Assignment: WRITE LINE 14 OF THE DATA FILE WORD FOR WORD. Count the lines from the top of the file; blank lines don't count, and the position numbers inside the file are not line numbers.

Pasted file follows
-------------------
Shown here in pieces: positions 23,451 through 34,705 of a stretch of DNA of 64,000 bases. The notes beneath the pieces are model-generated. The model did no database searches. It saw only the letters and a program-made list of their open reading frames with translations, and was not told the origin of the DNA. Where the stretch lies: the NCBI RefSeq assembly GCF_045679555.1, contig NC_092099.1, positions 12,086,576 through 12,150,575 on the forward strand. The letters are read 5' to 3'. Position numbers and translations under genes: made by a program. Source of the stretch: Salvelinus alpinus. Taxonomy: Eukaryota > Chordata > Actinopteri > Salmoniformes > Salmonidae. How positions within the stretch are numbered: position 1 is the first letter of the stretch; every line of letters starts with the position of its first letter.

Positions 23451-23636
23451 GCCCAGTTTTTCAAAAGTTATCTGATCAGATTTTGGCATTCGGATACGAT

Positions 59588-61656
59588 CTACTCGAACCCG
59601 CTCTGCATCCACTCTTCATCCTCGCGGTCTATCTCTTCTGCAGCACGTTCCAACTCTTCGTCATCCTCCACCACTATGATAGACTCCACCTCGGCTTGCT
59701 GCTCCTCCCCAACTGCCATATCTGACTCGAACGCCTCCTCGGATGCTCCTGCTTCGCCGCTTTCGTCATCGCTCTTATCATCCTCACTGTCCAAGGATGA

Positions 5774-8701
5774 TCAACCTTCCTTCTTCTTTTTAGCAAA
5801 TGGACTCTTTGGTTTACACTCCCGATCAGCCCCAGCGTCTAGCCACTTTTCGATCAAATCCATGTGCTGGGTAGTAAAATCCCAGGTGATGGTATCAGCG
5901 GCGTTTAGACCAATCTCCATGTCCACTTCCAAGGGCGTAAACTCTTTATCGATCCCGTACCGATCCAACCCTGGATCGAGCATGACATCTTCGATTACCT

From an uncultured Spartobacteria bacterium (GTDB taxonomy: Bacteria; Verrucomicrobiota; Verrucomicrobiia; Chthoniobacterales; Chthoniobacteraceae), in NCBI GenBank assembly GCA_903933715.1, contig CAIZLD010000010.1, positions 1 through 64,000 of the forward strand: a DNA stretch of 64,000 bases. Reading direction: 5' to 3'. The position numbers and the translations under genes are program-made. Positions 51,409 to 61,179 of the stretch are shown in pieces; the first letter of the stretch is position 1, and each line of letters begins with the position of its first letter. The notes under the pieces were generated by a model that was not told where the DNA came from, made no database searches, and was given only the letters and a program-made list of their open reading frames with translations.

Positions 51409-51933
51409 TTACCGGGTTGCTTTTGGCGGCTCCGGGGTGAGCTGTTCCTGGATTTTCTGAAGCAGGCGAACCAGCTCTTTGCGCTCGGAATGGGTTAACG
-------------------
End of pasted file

51409 TTACCGGGTTGCTTTTGGCGGCTCCGGGGTGAGCTGTTCCTGGATTTTCTGAAGCAGGCGAACCAGCTCTTTGCGCTCGGAATGGGTTAACG